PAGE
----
December 2, 2008


By Anonymous User

Class: Chemotherapy

Generic Name: Chlorambucil (klor-AM-byoo-sil)
Trade Name: Leukeran®

For which conditions is this drug approved? Chlorambucil is FDA approved for the treatment of chronic lymphocytic leukemia and malignant lymphomas including lymphosarcoma, giant follicular lymphoma, and Hodgkin’s disease. Chlorambucil is not intended to produce a cure in any of these cancers but to produce a clinical benefit. It is important for patients to remember that physicians have the ability to prescribe medication for conditions other than those for which the drug has been approved by the FDA. Patients who have received a prescription of this drug for a condition other than which it is approved may wish to discuss this issue with their physician.

What is the mechanism of action? Chlorambucil belongs to a group of drugs referred to as alkylating agents. Chlorambucil produces anti-cancer effects by causing a chemical reaction that damages the DNA in a cell. The DNA damage caused by chlorambucil results in cellular death.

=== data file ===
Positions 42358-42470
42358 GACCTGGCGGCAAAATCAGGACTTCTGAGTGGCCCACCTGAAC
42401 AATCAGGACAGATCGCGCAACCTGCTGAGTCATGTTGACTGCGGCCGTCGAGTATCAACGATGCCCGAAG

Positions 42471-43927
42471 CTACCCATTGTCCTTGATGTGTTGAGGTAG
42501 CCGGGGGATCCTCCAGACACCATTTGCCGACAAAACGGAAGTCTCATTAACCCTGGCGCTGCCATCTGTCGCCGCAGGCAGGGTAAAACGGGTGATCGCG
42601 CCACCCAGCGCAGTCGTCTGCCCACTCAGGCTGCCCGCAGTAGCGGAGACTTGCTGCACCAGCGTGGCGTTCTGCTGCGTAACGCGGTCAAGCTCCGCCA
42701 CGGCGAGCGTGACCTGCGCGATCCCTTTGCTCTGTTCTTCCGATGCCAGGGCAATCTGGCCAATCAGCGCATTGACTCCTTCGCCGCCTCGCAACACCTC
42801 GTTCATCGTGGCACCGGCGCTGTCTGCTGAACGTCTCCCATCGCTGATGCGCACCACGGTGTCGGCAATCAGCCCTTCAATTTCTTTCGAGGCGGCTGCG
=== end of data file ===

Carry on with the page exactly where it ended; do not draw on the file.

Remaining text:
How is chlorambucil typically given (administered)? Chlorambucil is a coated tablet given by mouth. The precise dose and scheduling of chlorambucil depends on the condition being treated, the particular treatment regimen being used, the overall health of the patient and the tolerance of therapy by the patient.

How are patients typically monitored? Patients will usually have scheduled meetings with their healthcare provider while they are being treated with chlorambucil. Typically, blood will be drawn to check levels of blood cells and to monitor functions of some organ systems, such as the kidneys and liver. Patients may also undergo physical examinations, scans or other measures to assess side effects and response to therapy. Patients will also be assessed for skin reactions, such as rash, as this can be indicative of progression to more serious side effects. Patients who experience any skin reactions should contact their healthcare provider immediately. Lung function may also be assessed, as damage to lungs may occur, although this is uncommon. Patients who experience difficulty breathing or shortness of breath should contact their healthcare provider.